CHANDLER, ARIZ. When comparisons are made, New England’s Tom Brady usually shows up on the short list of great quarterbacks of his generation, alongside Peyton Manning and Aaron Rodgers.
And he often shows up on the list of the all-time greats, in the company of Johnny Unitas, Joe Montana and John Elway.
Over the past week, it has been hard not to notice how much he also has in common with Super Bowl rival Russell Wilson of the Seattle Seahawks – or at least vice versa.
Both are wildly exceeding their modest draft positions. Both earned Super Bowl rings early in their careers. Both embrace their roles as faces of their franchises – and what movie-star handsome faces they are.
Both also are generally cooperative with the media, while seldom saying much that amounts to actual news, let alone controversy.
In that sense, it mustn’t have been an easy week for Brady, who arrived in Arizona as a key figure in the Patriots’ Deflategate controversy, but he pulled it off.
“Tom is a big boy,” said defensive tackle Vince Wilfork, Brady’s teammate since 2004. “He knows how to handle all situations, so he’ll handle this with class like he always does. Negative or positive, he would handle it with class. That’s one thing that makes him so great is how he handles himself off the field and on the field.”
Throughout the week he negotiated the rapids, steering clear of the facts of Deflategate, while sometimes discussing personal angles. He admitted his feelings were hurt by some of the accusations. He said he hopes Patriots owner Robert Kraft will still be proud of him once the investigation concludes.
But mostly, he delivered upbeat assessments of his teammates and opponents – including Wilson.
“He’s a phenomenal player, a phenomenal leader for his team,” Brady said. “… He’s obviously a great competitor. A couple of those overtime games where they’ve gone right down the field and scored, I think that’s all you really need to know about a guy like that. He played great in the Super Bowl last year. I’m sure he’ll be ready to go, so it’s going to be a great matchup.”
There are a few key differences. Brady is the more classic model: 6-foot-4 and comfortable in the pocket. Wilson is around 5-11, and ran for more yards than anyone on the Patriots roster. Brady is 37 and in his 15th NFL season. Wilson is 26 and a third-year pro. Many of the things that Wilson seems to have the potential to do, Brady already has done.
“Tom is the best quarterback in this league,” Patriots running back LaGarrette Blount said. “I feel like he is going to go down in history as the best that ever played this game.
Some similarities are striking.
Neither were high or glamorous draft choices after their Big 10 careers: Brady a sixth-round selection out of Michigan in 2000, Wilson a third-round pick out of Wisconsin 2012.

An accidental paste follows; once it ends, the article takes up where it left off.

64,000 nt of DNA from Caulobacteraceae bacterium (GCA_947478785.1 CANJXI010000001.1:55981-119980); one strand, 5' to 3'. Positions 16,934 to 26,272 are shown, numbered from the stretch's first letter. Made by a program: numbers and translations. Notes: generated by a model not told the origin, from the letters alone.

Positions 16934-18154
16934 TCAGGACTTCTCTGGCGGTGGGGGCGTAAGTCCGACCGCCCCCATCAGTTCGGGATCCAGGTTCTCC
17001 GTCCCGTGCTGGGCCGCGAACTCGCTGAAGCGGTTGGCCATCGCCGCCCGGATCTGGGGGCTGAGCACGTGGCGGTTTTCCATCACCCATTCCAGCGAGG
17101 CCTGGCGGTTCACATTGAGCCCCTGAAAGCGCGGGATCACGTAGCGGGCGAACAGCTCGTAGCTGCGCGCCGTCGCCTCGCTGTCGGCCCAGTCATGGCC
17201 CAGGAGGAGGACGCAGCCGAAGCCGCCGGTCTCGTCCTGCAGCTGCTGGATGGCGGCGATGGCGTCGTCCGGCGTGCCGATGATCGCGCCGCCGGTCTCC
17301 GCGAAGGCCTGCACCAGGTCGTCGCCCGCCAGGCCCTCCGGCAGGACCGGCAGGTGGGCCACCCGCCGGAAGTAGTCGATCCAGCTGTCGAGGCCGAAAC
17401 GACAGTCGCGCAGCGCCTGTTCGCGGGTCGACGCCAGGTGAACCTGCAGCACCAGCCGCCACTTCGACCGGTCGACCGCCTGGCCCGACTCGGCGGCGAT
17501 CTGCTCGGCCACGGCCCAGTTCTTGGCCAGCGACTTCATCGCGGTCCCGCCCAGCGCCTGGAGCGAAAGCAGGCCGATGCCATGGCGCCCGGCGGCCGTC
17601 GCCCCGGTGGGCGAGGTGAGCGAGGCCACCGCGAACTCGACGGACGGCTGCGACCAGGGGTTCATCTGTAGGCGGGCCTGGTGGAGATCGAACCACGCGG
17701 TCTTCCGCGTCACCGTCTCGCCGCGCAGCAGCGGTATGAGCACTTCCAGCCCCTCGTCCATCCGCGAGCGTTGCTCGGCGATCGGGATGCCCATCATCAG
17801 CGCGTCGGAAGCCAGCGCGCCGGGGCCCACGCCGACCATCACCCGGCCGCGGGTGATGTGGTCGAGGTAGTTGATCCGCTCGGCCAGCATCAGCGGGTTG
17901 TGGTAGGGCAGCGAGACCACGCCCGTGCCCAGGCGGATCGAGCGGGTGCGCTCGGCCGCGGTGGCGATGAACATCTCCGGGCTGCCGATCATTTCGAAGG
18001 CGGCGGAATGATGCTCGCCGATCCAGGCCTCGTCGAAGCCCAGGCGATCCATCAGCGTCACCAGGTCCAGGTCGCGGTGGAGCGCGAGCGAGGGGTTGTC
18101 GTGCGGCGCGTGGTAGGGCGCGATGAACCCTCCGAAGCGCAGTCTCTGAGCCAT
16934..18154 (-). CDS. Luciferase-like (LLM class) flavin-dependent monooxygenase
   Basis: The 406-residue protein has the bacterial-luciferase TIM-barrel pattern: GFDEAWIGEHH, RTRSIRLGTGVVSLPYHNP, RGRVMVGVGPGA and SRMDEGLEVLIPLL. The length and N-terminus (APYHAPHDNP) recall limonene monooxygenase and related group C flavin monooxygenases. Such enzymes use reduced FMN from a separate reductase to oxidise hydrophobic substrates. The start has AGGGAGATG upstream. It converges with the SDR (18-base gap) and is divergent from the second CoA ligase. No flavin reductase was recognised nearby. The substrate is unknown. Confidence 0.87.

Both quickly proved how undervalued they were: Brady becoming a starter in his second season, and Wilson in his first.
Both also won Super Bowls in their seconds seasons.
“That happened so fast in my life,” Brady said. “I didn’t quite understand what was going on in that time. I was just a young guy, and then there was only one week from the time we won the AFC Championship Game to the Super Bowl. You’ve got to appreciate the opportunity we have and whatever we’ve got to this point.”
Wilson won the only previous head-to-head meeting: 24-23 in the 2012 regular season. That was the one capped by Richard Sherman asking Brady, “You mad, Bro?”
“What I’ve learned over the years, a lot of guys talk,” Brady said. “What you need to do is go out there and play, back it up. They’ve been able to back it up, so that’s why it works for them. Hopefully, we can go out there and do our talking on the field.”
In the second meeting, the stakes will be far higher.
A second Super Bowl win would raise Wilson into far more rarified air of two-time winners: matching Roger Staubach, Ben Roethlisberger, Jim Plunkett and Bart Starr while moving ahead of legendary quarterbacks such as Brett Favre and Peyton Manning.
“It’s been an exciting three years of my life, but this year has been really special,” Wilson said. “To win the Super Bowl last year, to go against a great quarterback in Peyton Manning who I have so much respect for, plays the game the right way, does it better than anybody could probably ever do it, and then to face Tom Brady this year – two guys that I’ve looked up to since I was a little kid: It’s a tremendous honor.”
Brady is aiming for his fourth Super Bowl victory. No one has won more, and the only two who have that many are Joe Montana and Terry Bradshaw.
And as Brady ponders that, he sounds a lot like Wilson.
“It’s really a privilege,” he said. “... We’ve had some really good practices, which is always a good thing going into these games. We really want to be as best as we possibly can be because the margin of error against the teams that you’re playing, and especially against the Seahawks, there is no real margin for error. We’re going to have to play our best.”